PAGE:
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Ellen Kullman became CEO during the last recession. Here’s how it’s impacting her leadership now

DuPont’s first female CEO, who served during the 2008 financial downturn, shares what it takes to stay resilient during unpredictable times.

Ellen Kullman became CEO during the last recession. Here’s how it’s impacting her leadership now
[Photos: courtesy of Carbon]
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Ellen Kullman, CEO of 3D printing company Carbon, knows her way around a crisis. Kullman spent 27 years at chemical company DuPont, where she started as a marketing manager in 1988. She was named the company’s CEO and chairman in January 2009, just a few months after Lehman Brothers declared bankruptcy.

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During her tenure, she grew DuPont’s “safety and protection” division by double digits, as well as focusing on emerging international markets.

Now, in the midst of the coronavirus crisis, Kullman has been considering parallels to the Great Recession of 2007-2009.

One of the most important skills a leader can maintain during a crisis is flexibility, says Kullman, who was DuPont’s first female CEO, before leaving for Carbon last year. “As circumstances in the world change, I emphasize being open to different ways of adapting and trying new things.”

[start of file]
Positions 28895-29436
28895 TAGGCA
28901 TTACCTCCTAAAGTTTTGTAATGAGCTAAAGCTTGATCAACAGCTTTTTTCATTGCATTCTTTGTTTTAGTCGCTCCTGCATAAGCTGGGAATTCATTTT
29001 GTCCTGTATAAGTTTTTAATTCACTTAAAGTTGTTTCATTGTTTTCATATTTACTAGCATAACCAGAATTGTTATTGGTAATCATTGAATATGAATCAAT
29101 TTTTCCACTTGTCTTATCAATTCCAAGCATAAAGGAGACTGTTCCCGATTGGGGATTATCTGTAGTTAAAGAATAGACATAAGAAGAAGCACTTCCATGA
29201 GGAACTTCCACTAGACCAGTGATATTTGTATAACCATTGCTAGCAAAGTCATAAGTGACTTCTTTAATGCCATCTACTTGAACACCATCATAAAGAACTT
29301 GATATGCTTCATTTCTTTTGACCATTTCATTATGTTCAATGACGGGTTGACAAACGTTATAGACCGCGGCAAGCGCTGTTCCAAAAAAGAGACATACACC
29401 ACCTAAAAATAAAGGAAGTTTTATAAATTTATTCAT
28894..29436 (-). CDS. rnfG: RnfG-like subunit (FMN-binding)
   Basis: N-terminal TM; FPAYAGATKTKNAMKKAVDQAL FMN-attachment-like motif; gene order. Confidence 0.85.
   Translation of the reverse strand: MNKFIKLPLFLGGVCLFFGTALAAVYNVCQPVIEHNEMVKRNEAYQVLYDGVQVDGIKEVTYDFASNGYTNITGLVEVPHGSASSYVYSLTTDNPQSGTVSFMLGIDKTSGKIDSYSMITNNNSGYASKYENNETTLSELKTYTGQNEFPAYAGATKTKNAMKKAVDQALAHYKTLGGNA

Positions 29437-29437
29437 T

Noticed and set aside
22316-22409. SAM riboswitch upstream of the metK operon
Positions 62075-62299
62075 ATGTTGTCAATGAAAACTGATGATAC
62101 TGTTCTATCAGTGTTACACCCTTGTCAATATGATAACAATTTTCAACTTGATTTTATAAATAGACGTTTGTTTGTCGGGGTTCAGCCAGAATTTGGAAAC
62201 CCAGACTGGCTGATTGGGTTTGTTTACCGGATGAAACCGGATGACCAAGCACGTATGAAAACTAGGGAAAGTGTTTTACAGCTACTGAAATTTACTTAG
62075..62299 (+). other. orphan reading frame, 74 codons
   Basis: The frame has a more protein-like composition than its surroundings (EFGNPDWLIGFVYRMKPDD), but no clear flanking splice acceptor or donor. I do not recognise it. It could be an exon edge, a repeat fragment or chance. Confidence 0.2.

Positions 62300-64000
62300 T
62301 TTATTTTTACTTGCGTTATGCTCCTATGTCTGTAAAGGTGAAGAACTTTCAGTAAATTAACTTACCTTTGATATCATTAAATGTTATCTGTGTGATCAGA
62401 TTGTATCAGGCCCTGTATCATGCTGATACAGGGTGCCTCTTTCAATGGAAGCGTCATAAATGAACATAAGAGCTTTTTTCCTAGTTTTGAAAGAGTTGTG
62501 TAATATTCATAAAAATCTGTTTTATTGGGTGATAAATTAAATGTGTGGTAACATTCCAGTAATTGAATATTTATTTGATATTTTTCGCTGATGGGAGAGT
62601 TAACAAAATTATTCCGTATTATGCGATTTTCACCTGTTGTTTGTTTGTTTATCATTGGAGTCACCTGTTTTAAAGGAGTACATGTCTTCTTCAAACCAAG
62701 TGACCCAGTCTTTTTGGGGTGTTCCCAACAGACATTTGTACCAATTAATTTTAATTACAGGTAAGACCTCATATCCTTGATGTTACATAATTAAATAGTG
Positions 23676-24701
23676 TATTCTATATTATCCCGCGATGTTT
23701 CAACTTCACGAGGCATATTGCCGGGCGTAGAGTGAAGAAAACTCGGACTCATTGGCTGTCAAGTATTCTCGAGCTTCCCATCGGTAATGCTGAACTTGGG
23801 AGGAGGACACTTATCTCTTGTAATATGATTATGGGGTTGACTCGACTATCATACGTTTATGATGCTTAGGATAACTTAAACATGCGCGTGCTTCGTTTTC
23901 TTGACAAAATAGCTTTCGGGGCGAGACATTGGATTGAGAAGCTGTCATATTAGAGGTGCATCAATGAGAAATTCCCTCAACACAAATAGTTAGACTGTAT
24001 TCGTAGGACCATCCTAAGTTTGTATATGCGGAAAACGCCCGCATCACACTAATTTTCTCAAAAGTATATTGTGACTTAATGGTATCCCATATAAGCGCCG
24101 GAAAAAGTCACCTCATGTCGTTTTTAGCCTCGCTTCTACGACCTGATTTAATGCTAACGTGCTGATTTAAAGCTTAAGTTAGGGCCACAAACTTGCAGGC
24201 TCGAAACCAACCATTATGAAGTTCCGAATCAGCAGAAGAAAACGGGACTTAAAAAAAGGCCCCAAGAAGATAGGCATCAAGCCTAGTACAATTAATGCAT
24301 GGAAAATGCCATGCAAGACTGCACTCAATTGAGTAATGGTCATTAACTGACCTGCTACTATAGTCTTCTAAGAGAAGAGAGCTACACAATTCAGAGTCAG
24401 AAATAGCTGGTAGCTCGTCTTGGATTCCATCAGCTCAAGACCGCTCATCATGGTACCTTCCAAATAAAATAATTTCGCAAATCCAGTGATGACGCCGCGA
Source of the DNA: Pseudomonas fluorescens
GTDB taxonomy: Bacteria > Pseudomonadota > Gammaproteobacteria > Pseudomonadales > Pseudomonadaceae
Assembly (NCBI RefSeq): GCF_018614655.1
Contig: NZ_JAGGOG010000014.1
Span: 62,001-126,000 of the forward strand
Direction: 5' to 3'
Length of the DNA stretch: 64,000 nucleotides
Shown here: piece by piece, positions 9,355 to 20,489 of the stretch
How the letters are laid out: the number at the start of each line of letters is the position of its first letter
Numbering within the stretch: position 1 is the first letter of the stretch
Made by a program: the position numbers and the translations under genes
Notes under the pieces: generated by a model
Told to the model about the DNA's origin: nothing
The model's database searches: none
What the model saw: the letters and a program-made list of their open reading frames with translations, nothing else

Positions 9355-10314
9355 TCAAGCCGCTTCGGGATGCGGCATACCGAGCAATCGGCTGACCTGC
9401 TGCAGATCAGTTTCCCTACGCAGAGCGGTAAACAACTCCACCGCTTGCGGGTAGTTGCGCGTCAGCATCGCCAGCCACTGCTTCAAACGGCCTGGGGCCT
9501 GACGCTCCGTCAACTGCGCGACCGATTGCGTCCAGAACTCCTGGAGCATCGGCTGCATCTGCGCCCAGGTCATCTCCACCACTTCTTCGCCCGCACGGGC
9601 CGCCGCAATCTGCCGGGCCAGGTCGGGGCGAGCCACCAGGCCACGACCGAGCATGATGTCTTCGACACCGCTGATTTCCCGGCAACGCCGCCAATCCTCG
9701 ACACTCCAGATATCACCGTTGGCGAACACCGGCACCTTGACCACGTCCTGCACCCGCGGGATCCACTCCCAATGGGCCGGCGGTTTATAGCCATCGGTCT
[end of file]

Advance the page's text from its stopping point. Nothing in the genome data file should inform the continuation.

Ellen Kullman shared more about leadership during periods of economic instability in a live webinar on Friday, April 24, at 12 p.m. ET, in conversation with Fast Company editor-in-chief Stephanie Mehta. Rewatch the webinar, here.

In times of overwhelming disquietude, calm and community are at the top of her mind. “With so much uncertainty, it’s easy and understandable to go into a panic mode, so there is no better time to reinforce how we are all connected to and working toward the same broader purpose,” she says.

Above else, the business leader underscores the importance of encouragement and transparency with her team. “Morale is a huge thing to pay attention to,” says Kullman. “People are a company’s most important asset, and it’s critical to make sure that leadership pays the right kind of attention to employees and their well-being.”

About the author

Diana is an assistant editor for Fast Company's Work Life section. Previously, she was an editor at Vice and an editorial assistant at Entrepreneur

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